# Vector representation of a Quantum State

1. Feb 15, 2015

### Goodver

In Griffith books of introduction to QM, it say that Quantum State, mathematically represented as a vector.

My problem is with understanding what are the components of such a vector. Do I understand it correctly, that, say, in case of a particle in a box, Quantum State, as a vector is a superposition of all singular possible in particle in a box wave functions which constitute a components of a quantum state vector?

If so, then, if Quantum State is purely a wave function corresponding to second energy level say, then the Quantum State vector will be

{0, sqrt(2/a), 0, 0, ... 0}

or vector component can be either only either 1 or 0? Or value of a component is a Fourier coefficient?

* "a" is a width of a potential well

Thank you.

2. Feb 15, 2015

### Staff: Mentor

I answered a similar question in another thread that I will repeat here.

I will tell you what the more advanced books say - which is correct - others may not be quite right. Its from Ballentine - QM - A Modern development:
https://www.amazon.com/Quantum-Mechanics-Modern-Development-Edition/dp/9814578584

I suggest if you are interested in such things get a hold of the book and read the first three chapters.

Axiom 1
Associated with each measurement we can find a Hermitian operator O, called the observations observable, such that the possible outcomes of the observation are its eigenvalues.

Axiiom 2 - called the Born Rule
Associated with any system is a positive operator of unit trace, P, called the state of the system, such that expected value of of the outcomes of the observation is Trace (PO).

Note - the state of a system is not an element of a Hilbert space - it is an operator. How they come into it I will explain.

A state is called pure if its of the form |u><u|. A state is called mixed if its the convex sum of pure states ∑ pi |ui><ui|. It can be shown all states are either pure or mixed. Its the pure states that can be mapped to the Hilbert space - the u in |u><u| can be mapped to normalised vectors but there is an ambiguity in doing so because |cu><cu| = |u><u| if c is simply a phase factor. It can be extended further for all vectors in the Hilbert space by |u/||u||><u/||u||| - hence the states become rays in the Hilbert space - but the length is on no consequence. However always bear in mind the state is really an operator - this is simply a mapping.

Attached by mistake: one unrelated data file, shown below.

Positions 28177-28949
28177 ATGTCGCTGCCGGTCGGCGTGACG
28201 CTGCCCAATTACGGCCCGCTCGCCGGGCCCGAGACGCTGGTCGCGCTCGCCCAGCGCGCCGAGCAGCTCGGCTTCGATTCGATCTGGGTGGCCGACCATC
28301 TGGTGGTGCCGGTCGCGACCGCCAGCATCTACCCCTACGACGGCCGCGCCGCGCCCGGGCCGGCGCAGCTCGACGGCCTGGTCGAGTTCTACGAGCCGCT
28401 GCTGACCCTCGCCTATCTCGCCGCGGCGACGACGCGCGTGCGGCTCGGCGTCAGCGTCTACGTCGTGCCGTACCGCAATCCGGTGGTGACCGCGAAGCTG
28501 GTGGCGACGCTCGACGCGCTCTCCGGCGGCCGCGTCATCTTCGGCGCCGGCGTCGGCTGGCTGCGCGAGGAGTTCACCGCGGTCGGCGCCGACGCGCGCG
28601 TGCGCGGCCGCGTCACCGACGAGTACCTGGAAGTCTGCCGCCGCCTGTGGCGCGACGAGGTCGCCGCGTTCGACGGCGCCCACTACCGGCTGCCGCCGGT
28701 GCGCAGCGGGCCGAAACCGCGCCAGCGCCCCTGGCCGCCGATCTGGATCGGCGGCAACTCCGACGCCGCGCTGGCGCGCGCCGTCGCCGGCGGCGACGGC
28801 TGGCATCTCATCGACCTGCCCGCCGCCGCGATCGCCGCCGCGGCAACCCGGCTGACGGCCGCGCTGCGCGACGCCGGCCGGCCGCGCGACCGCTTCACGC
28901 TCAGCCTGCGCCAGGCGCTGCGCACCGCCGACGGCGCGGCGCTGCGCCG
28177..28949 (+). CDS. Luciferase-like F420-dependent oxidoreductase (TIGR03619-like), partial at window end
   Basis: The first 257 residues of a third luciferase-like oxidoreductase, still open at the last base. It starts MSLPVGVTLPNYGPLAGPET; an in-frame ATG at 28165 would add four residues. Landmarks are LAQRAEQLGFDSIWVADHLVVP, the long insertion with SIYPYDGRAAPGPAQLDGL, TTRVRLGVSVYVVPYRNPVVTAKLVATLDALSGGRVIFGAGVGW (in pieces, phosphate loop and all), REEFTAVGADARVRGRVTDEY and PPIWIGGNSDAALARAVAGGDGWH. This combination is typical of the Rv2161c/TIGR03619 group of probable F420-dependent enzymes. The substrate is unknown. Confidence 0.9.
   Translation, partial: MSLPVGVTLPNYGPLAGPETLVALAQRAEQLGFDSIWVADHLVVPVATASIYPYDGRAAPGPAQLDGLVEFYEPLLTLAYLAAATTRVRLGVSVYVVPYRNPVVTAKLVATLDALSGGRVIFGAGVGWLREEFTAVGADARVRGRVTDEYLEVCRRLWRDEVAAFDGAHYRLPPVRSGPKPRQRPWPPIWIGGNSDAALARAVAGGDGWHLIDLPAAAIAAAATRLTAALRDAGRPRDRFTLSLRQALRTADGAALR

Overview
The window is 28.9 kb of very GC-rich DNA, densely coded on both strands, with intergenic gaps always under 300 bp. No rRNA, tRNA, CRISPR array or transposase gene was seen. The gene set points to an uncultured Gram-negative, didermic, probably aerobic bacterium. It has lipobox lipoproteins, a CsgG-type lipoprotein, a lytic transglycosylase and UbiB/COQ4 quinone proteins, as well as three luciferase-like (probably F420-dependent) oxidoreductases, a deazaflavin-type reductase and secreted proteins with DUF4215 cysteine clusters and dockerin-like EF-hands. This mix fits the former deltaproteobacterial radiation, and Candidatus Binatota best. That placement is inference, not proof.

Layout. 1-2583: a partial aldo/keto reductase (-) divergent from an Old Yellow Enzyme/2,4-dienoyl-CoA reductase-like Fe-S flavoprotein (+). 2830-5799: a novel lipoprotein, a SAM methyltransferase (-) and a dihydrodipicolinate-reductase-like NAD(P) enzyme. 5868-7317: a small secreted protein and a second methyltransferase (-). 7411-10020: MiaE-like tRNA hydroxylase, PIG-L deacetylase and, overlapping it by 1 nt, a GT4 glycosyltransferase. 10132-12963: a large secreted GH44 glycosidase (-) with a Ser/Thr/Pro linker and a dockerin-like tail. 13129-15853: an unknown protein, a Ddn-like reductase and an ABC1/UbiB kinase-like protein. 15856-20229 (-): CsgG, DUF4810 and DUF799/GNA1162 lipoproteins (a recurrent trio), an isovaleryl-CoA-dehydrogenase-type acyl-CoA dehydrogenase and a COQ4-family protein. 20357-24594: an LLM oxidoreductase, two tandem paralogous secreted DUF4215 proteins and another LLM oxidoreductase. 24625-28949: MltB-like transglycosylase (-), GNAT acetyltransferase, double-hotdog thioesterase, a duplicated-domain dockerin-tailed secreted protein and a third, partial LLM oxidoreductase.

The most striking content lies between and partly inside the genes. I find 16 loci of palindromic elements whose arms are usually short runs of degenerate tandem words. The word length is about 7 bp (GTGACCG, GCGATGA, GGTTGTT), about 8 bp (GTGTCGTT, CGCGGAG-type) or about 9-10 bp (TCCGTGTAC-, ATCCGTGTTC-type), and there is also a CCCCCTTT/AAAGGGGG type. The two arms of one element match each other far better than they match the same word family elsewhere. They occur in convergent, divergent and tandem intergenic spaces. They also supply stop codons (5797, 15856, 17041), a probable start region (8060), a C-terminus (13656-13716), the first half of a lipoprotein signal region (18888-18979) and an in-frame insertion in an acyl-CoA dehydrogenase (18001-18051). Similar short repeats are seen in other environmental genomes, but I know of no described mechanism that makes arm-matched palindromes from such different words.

Like any vector the basis you choose to write the vector in is entirely arbitrary - it purely depends on utility - and in QM that often depends on the observable you are interested in.

Given an Hermitian operator O by the spectral theorem it can be expanded in terms of its eigenvalues and eigenvectors O = ∑yi |yi><yi|. Since the |yi> form an orthonormal basis any vector |v> can be expanded in terms of that basis |v> = ∑vi |yi>. The vi is called the representation of the vector v in terms of the observable O. Without proving it, it turns out, from the Born rule, given a representation of an observable O, vi, then if you observe it with the observation associated with O the probability of outcome i is |vi|^2.

Now in the particle in the box you use Schroedingers equation which is written in terms of the wave function which is the expansion of the state in terms of the position eigenvalues. You get the eigenvalues and eigenvectors in terms of the energy operator. The only allowable states are superpositions of those eigenvectors. Let |u> = ∑ wi |ei>, where i labels the possible energies ie the eigenvalues of the energy operator, be on such supposition. The 'weight' wi in that superposition gives via |wi|^2 the probability of the system being in energy i if you were to observe it.

Thanks
Bill

Last edited: Feb 15, 2015
3. Feb 15, 2015

### Goodver

Thanks bhobba,

However, your answer is a little bit too broad for me. Back to the problem of a particle in a box. What is a basis of a quantum state vector in a particle in a box system? All singular allowed wave functions, without superposition of them?

4. Feb 15, 2015

### jus01

In short, yes. The components of the quantum state vector represent the weight of eigenvector's (in this case allowed energy wavefunctions) of the operator (observable, the Hamiltonian in this case). The quantum state then is the superposition of those eigenvector wavefunctions with the weights given in the state vector, normalized of course. The basis is all eigenvectors of the operator.

5. Feb 15, 2015

### Staff: Mentor

The solutions of the Schroedinger equation is a basis of the allowable states.

Thanks
Bill

6. Feb 16, 2015

### DrDu

Hm, I wouldn't say axioms, here, as this implies mathematical rigor. E.g. you most of the physically relevant operators like momentum and position don't have eigenvalues.
Furthermore, also the mixed states generate elements of a hilbert space e.g. via famous GNS construction.